Knowledge can be power when it comes to navigating your way through grief and embracing your own personal journey. It is our hope that these resources can be of benefit to you, a family member, friend, or a twinless twin in need.


General Twin Loss

Helpful articles and videos on grief and twin loss for twinless twins, parents, and counselors.


Early Twin Loss

We define early twin loss as losing your twin in-utero or shortly after birth. We have helpful articles and videos for both twinless twins and parents.


Helping the Bereaved

It is important to know how to grieve with and support those in grief. These articles and videos speak to the friends and family of twinless twins.


Sibling Loss

The loss of a sibling is a significant one, and is often times an overlooked. Our culture tends to under-appreciate sibling grief. We acknowledge its importance and have resources available that specifically address it.



People grieving a death often feel like no one understands what they're going through. Through these resources experts like Darcie Sims help us navigate complicated grief.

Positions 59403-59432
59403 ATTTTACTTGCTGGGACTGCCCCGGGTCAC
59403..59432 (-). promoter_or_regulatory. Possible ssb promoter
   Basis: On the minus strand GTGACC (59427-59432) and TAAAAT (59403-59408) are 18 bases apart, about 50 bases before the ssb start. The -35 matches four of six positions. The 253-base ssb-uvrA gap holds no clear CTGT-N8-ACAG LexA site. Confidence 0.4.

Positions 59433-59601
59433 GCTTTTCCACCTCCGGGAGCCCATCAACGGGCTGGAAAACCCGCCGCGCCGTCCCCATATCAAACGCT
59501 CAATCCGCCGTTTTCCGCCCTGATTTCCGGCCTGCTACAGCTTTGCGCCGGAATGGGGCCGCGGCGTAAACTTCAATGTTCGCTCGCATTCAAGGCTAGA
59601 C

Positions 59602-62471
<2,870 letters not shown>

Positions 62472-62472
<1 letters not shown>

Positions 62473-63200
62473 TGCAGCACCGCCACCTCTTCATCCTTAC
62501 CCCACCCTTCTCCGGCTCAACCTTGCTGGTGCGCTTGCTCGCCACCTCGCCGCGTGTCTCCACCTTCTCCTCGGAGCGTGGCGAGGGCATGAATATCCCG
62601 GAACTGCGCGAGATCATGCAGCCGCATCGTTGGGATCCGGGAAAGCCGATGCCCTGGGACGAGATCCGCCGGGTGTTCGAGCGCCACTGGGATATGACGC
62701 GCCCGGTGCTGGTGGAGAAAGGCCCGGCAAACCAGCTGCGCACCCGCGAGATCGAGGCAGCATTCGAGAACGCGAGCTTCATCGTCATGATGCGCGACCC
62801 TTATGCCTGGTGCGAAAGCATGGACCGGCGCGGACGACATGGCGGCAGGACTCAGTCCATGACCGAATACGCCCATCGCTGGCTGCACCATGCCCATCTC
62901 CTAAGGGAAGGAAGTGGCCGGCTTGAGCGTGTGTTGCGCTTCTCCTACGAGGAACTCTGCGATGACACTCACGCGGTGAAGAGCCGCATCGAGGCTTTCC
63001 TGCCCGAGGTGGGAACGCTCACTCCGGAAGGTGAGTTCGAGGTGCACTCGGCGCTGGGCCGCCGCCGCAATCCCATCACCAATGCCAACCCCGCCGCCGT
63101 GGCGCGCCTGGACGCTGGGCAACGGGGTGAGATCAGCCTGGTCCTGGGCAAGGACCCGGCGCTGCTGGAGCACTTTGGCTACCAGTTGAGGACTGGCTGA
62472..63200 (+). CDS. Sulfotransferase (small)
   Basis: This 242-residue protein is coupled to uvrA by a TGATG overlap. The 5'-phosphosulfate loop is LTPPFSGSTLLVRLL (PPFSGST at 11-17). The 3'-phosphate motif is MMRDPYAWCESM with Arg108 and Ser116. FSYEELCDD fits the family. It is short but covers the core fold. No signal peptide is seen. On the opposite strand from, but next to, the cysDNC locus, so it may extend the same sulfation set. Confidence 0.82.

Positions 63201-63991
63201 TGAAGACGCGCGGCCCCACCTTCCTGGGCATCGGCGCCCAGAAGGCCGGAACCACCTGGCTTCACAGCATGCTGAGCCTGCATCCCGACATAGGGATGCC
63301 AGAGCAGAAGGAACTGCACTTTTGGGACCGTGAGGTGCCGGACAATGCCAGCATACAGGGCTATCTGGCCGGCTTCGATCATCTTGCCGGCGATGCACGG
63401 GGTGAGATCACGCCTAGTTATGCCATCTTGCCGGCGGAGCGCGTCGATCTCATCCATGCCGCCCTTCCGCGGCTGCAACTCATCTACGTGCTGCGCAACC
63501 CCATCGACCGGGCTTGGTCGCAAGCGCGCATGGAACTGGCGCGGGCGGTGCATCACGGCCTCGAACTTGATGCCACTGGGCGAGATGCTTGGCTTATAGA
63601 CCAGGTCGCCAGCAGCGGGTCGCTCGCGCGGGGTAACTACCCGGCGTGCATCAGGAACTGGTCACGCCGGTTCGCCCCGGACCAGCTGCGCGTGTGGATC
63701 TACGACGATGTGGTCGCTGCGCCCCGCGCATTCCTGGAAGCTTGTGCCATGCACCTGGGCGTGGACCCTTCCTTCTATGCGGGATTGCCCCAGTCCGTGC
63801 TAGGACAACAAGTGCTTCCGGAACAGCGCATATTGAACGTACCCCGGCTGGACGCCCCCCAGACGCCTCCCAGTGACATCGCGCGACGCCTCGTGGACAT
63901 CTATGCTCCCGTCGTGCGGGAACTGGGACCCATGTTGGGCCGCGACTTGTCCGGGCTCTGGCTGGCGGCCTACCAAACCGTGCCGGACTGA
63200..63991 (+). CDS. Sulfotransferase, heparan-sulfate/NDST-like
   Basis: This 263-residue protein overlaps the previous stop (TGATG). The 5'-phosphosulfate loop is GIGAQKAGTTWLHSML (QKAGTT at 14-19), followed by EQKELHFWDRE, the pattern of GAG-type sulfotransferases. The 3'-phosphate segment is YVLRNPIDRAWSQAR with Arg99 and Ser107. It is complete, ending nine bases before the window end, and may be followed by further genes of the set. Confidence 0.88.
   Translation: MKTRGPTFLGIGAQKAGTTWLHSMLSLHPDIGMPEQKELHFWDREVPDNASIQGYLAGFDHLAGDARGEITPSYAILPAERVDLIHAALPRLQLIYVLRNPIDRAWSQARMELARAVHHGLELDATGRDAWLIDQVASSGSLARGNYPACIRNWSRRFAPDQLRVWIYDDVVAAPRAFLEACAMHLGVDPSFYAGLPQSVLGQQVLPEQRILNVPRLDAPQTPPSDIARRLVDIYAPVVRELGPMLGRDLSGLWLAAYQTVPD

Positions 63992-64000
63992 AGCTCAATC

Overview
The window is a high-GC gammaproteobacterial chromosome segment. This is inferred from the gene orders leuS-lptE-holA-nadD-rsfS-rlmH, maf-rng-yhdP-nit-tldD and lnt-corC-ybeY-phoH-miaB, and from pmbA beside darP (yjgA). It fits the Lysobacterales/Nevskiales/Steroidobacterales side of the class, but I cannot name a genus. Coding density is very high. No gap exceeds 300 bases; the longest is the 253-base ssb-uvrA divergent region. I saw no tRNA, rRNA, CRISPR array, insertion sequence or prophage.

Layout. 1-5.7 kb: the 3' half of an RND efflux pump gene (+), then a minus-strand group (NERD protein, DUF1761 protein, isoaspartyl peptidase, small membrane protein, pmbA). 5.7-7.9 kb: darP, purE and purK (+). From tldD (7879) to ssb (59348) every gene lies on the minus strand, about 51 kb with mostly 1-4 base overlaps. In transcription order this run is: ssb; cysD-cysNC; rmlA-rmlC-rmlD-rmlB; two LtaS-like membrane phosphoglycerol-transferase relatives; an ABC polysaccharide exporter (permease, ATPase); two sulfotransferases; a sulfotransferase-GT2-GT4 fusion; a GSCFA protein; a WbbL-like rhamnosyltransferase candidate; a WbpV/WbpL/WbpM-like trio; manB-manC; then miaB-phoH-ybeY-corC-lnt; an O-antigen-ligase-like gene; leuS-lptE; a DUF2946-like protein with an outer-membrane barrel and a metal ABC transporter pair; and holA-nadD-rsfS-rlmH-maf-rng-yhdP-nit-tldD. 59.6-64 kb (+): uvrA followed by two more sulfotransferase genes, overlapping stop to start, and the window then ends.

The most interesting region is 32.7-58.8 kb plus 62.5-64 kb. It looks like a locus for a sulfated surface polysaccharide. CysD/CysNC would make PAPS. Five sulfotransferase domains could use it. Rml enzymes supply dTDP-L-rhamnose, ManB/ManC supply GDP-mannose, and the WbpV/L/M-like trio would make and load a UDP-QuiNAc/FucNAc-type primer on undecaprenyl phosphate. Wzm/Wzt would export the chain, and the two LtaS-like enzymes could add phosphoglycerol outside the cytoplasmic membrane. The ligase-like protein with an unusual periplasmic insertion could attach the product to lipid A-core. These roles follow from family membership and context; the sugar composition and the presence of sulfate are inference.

Recommended Books

There are many excellent books that address the unique and difficult layers of twin loss. Every book recommended has been vetted by members of TTSGI.

Helpful Links

Center for Loss in Multiple Birth, CLIMB
Parents who have experienced the death of one or more children during a multiple pregnancy, at any time from conception through birth, infancy and childhood

Compassionate Friends
Grief support after the death of a child

Good Grief
Helpful resources for the grieving

Out of the Darkness Community Walks
Provides nation wide walks to benefit the American Foundation for Suicide Prevention

Crisis Support

If you, a loved one, or someone you know is showing signs of severe depression, please seek help now. We are a compassionate community of grieving twinless twins and we really care about your well being. There is Hope!

Suicide Prevention Lifeline

Suicide Hotline

Suicide Awareness Voices of Education, SAVE

The National Institute for Trauma and Loss in Children

Scroll to Top